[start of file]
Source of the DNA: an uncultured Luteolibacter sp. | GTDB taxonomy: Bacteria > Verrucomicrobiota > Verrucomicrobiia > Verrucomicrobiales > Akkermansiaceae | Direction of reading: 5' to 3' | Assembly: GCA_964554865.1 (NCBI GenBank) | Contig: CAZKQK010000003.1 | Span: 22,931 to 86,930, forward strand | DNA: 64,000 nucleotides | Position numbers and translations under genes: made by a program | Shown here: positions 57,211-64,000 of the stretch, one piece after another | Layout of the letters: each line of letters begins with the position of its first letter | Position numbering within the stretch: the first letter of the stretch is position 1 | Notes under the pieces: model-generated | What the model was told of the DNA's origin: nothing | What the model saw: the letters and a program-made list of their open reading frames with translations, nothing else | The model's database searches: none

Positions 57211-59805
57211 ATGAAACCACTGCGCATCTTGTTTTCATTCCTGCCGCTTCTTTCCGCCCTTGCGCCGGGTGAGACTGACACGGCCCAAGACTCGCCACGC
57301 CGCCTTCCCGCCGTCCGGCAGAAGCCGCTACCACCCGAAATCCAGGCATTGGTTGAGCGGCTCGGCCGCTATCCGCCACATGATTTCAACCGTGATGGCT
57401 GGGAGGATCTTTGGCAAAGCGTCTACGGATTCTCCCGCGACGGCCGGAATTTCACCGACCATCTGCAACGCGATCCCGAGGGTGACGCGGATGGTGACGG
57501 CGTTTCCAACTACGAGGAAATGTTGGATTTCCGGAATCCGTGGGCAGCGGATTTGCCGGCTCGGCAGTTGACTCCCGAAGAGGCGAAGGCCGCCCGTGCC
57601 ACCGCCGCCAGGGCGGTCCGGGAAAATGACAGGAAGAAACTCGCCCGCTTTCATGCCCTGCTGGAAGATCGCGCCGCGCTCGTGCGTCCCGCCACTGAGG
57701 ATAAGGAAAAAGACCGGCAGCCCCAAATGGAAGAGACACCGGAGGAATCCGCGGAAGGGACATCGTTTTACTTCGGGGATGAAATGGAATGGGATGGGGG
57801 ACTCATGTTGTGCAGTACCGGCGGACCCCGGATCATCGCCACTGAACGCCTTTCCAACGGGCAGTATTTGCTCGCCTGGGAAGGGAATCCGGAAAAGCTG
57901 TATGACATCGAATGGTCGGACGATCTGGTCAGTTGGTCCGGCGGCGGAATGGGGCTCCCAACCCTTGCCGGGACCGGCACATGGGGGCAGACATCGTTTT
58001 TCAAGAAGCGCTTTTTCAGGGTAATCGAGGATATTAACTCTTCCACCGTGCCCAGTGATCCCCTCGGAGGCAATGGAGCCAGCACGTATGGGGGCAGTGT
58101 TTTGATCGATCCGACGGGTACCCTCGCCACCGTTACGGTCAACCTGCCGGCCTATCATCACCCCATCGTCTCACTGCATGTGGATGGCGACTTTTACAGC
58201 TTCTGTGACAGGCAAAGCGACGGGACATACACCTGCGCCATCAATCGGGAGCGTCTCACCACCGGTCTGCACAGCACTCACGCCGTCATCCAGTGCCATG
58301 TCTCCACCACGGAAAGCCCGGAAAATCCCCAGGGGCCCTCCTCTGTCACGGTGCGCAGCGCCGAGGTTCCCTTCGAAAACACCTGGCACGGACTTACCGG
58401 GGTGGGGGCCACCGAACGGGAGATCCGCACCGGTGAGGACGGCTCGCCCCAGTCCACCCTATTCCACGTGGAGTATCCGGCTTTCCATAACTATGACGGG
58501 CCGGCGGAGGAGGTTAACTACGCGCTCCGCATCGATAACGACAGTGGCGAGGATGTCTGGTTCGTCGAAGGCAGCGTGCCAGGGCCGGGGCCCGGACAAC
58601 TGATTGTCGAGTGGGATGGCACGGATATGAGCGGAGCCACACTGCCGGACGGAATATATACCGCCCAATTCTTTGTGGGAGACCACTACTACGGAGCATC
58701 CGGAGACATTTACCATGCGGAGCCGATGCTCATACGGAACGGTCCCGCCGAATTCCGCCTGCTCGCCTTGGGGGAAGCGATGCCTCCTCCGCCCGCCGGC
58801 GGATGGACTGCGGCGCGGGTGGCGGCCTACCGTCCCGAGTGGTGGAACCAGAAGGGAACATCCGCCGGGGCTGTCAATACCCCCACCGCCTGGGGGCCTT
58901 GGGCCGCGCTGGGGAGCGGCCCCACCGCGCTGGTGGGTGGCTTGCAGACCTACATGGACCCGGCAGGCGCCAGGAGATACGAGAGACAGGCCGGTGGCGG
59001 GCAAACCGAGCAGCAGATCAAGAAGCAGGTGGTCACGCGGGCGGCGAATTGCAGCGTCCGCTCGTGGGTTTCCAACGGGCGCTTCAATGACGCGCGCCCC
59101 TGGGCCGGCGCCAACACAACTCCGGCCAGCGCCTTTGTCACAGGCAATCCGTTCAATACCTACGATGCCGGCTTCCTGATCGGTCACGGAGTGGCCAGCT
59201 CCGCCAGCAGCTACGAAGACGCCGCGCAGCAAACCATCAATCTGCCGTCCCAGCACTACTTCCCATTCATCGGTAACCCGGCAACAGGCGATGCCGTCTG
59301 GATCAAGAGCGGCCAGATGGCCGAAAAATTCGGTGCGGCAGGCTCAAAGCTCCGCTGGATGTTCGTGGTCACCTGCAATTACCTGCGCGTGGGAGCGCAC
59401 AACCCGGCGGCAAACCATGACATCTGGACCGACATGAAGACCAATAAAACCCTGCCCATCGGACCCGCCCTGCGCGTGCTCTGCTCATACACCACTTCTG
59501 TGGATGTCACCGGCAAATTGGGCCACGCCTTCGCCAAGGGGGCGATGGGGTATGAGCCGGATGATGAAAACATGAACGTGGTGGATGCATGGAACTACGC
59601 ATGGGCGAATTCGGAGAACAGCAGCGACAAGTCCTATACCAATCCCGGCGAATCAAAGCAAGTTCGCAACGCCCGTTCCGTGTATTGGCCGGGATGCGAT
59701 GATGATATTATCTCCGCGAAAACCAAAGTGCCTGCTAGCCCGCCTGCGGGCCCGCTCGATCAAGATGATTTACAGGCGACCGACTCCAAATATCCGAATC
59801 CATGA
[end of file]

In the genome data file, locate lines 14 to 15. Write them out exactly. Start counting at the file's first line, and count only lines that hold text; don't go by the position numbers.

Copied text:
58301 TCTCCACCACGGAAAGCCCGGAAAATCCCCAGGGGCCCTCCTCTGTCACGGTGCGCAGCGCCGAGGTTCCCTTCGAAAACACCTGGCACGGACTTACCGG
58401 GGTGGGGGCCACCGAACGGGAGATCCGCACCGGTGAGGACGGCTCGCCCCAGTCCACCCTATTCCACGTGGAGTATCCGGCTTTCCATAACTATGACGGG